By Rah Bickley. September 13, 2019. BLOWING ROCK, NC — Visits to our little cottage in the High Country used to be so carefree. Days were for hiking. Nights were for reading on the cool front porch, on a cushy old chair with a lamp tilted just right.
COVER IMAGE: Courtesy of www.trover.com
ABOUT THE AUTHOR: Sarah Bickley is a new contributor to Blowing Rock News, with a family cottage in Banner Elk used as a seasonal residence.. She is formerly a reporter for the Raleigh News & Observer.
It felt so safe that when our young son wanted to camp out alone in the back yard, we said yes — that is, until we started hearing about the bears.
The first story came from my mother-in-law. Her two dogs started barking their heads off one night. She looked around the dark backyard, walked up to the fence, and froze. A big bear with three cubs was staring right into her eyes. She yelled at them, “Shoo! Go away!” They turned and ran.
Our back deck is 35 feet up from the gorge. He must have REALLY wanted to get up here!
I was intrigued. Danger! Bravery! Heroism! Now there could be no peace until I had my own bear experience. An honest-to-God, face-to-snout confrontation must be a rite of passage to the High Country, I mused.
Plenty of reports fed my imagination. In Blowing Rock, Karyn Herterich, owner of the downtown gift shop Serves You Right, said she’d never forget the time a few years ago when a big black bear climbed the tall staircase to her back deck at home.
“Our back deck is 35 feet up from the gorge,” she said. “He must have REALLY wanted to get up here!”
She was standing at her kitchen sink when she saw him just outside the window. “I’d never in 28 years seen one in the wild.” Then he loped away, slightly pigeon-toed, down the stairs.
In Banner Elk, all of our neighbors knew the family of black bears. There was a mama, a big daddy and three or four cubs. Our neighbor Floyd Townsend swore that the daddy bear liked to pick up the biggest rock on top of his dry-stacked rock wall and throw it on the ground, maybe looking for bugs to eat.
…our two dogs launched into that frenzied, hysterical barking that could only mean a bear.
The Loflin family of Banner Elk shared videos of bear cubs practicing their tree-climbing skills as Mother bear looked on. Our next-door neighbors, the Corns, had seen the bears walk around their yard, possibly en route to the creek. Across the road, the Tates had pictures of the whole Famille Bear exploring their new deck.
All this whetted my appetite to find my own bear experience. Finally one night, our two dogs launched into that frenzied, hysterical barking that could only mean a bear. I grabbed a big flashlight and lit out for the back fence, shutting them inside. I scanned around. Nothing … until finally my beam caught the fuzzy, shifting outline of something slope-shouldered, right next to a tree. Two yellow eyes were looking right at me.
My heart started pounding and my mind got very clear. Terrified and delighted all at once, I turned, bolted myself inside and locked the door – I guess not so heroic, afterall.
After that I had a lot of fun trying to spot bears at night, stalking around with my flashlight. I felt very daring until my husband, a stickler for facts– party-pooper! — showed me the “bear.org” website.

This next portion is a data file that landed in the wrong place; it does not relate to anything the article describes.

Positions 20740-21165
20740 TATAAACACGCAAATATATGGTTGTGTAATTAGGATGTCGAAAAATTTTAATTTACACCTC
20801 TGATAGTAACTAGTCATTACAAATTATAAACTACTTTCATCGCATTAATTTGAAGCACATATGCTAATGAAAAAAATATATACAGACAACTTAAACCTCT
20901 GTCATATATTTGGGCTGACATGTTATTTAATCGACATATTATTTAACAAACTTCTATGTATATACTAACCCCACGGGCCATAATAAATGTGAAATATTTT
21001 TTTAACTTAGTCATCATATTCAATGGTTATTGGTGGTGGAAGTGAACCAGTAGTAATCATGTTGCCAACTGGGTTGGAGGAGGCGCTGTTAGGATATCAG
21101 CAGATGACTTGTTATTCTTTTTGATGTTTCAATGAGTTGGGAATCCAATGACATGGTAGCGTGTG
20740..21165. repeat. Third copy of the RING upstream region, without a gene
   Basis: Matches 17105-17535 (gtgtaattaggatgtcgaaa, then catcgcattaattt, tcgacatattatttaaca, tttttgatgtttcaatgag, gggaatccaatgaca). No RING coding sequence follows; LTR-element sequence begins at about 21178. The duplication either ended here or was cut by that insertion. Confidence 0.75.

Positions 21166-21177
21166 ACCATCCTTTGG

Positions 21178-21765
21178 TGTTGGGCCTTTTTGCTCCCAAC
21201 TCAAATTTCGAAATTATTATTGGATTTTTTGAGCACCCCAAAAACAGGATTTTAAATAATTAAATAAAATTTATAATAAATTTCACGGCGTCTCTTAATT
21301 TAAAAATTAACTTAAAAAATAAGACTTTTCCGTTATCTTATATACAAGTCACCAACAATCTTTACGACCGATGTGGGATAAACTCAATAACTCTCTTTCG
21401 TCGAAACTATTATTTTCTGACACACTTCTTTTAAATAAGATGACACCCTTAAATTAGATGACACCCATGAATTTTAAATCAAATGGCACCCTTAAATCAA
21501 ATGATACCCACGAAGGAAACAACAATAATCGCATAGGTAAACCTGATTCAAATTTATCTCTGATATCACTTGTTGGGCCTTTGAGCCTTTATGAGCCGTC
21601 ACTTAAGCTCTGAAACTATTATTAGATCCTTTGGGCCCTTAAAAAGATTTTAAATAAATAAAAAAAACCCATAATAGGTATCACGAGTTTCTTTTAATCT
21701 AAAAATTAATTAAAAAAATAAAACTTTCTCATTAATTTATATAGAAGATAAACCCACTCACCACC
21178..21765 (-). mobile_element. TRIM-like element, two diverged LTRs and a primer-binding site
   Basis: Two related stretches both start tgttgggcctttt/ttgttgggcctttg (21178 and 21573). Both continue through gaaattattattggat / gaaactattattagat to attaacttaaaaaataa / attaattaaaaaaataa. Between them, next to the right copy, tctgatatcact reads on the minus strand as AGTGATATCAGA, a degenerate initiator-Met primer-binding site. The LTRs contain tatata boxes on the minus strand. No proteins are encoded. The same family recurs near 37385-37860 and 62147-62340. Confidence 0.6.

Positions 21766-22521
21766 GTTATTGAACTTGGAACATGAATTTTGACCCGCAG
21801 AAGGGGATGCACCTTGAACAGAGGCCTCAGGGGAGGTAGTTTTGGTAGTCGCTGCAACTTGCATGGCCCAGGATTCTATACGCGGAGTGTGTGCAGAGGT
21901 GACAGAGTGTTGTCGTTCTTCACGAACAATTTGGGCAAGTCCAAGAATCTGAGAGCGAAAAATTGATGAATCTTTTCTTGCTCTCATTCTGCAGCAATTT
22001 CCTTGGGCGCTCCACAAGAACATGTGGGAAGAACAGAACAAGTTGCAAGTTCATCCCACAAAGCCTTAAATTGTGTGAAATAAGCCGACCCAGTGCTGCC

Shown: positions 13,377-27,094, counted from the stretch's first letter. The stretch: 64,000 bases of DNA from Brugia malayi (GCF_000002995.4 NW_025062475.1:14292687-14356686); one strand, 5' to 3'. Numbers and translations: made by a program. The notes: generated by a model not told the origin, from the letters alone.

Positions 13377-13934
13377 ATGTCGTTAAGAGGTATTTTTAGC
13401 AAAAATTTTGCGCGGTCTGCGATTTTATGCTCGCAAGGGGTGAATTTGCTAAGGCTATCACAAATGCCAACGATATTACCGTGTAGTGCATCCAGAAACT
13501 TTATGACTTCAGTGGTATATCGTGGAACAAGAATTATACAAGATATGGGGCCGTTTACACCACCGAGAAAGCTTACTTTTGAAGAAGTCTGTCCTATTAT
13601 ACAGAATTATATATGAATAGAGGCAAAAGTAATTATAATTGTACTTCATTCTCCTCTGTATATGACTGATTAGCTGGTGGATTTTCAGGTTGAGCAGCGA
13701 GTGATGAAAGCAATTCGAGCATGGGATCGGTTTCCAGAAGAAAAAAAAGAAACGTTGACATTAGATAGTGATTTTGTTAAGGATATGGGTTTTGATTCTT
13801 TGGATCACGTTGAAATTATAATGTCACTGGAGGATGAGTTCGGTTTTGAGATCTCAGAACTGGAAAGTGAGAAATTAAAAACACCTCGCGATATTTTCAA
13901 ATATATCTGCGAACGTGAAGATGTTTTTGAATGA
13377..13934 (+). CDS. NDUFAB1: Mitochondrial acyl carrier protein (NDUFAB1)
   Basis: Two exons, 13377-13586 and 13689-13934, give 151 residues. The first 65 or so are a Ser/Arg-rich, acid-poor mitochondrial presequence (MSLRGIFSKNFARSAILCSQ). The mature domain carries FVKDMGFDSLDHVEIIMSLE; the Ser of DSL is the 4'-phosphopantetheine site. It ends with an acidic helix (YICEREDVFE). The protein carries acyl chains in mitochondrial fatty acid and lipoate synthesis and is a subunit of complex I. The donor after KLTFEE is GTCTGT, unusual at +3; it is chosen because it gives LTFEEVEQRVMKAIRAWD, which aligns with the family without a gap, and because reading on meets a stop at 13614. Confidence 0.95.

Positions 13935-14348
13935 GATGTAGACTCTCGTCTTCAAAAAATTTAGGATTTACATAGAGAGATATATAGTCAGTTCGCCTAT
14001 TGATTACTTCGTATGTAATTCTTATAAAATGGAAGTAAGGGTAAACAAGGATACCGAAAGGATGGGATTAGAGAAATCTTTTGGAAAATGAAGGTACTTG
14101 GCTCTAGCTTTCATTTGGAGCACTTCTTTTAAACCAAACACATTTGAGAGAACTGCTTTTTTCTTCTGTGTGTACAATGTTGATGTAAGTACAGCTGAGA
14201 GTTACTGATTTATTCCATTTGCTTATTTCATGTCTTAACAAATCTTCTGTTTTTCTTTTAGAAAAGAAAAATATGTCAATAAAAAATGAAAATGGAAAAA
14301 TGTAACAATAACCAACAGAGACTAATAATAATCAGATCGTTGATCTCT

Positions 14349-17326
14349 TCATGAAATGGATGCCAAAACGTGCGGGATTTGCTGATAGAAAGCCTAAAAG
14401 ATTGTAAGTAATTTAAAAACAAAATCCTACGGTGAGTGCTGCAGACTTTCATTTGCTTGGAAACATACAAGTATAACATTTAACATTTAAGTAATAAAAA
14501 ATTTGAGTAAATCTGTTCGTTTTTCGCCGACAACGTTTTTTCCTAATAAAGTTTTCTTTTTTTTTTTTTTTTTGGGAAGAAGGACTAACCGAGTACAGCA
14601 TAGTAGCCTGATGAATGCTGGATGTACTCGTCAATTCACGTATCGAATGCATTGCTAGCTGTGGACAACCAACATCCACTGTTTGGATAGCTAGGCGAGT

Our local bears, I discovered, are not the rearing, teeth-baring killers of my imagination. Grizzlies or brown bears are fiercer creatures. But in North Carolina, all we have is the black bear.
I turned, bolted myself inside and locked the door — I guess not so heroic, afterall.
Does this ursus Americanus open his mouth wide and emit a savage growl? Will it stand up on two legs and swat you with a claw-spread paw, leaving most of your bowels on the ground?
To my secret disappointment, no. Bears in scary movies are taught by animal trainers to open their mouths wide. Black bears are unlikely to swat at you, if you are keeping a proper distance, and anyway their claws are strong for climbing trees, but not very sharp.
A black bear behaves more like a prey animal, such as an antelope, than a predator like a lion. When it smells danger, it runs – at up to 35 miles an hour. Or it rapidly climbs up a tree.
All that said, bears are still wild, unpredictable animals.
According to the National Park Service, “Although extremely rare, attacks on humans have occurred, inflicting serious injuries and death. Treat bear encounters with extreme caution!”
If your bear concerns are more everyday ones – say, how to keep them out of your trash bin – check out “bearwise.org,” a website created by the wildlife biologists of 15 Southeastern states.
One of the biggest rules is not to leave food or garbage where bears can find it. Bears who get used to human garbage may begin approaching people for food and may grow more dangerous and unpredictable.
Today’s hungry High Country black bear is a whole ‘nother animal from the beloved (but overfed?) bears that used to reside at the Grandfather Mountain zoo. It was a different era with different rules. “We’d throw food right at her and she couldn’t be bothered to pick it up,” Herterich remembers.
The High Country’s black bears may be fuzzy, but they’re not “huggably” cute, even though children and the people who buy things for them may think otherwise. “We sell dozens and dozens of plush bears for children” at Serves You Right, Herterich says.
The bottom line: Stay away from bears and keep them away from you — but don’t live in fear of them either.
“Keeping bears wild and learning how to live responsibly with bears benefits both bears and people,” said Danny Ray, a wildlife biologist for the state.
All of this means…when my family returns to our Banner Elk cottage I can still curl up on the front porch with a book. And our son can camp out in the backyard all he wants — but no food in the tent!
Four-footed furry visitors, begone!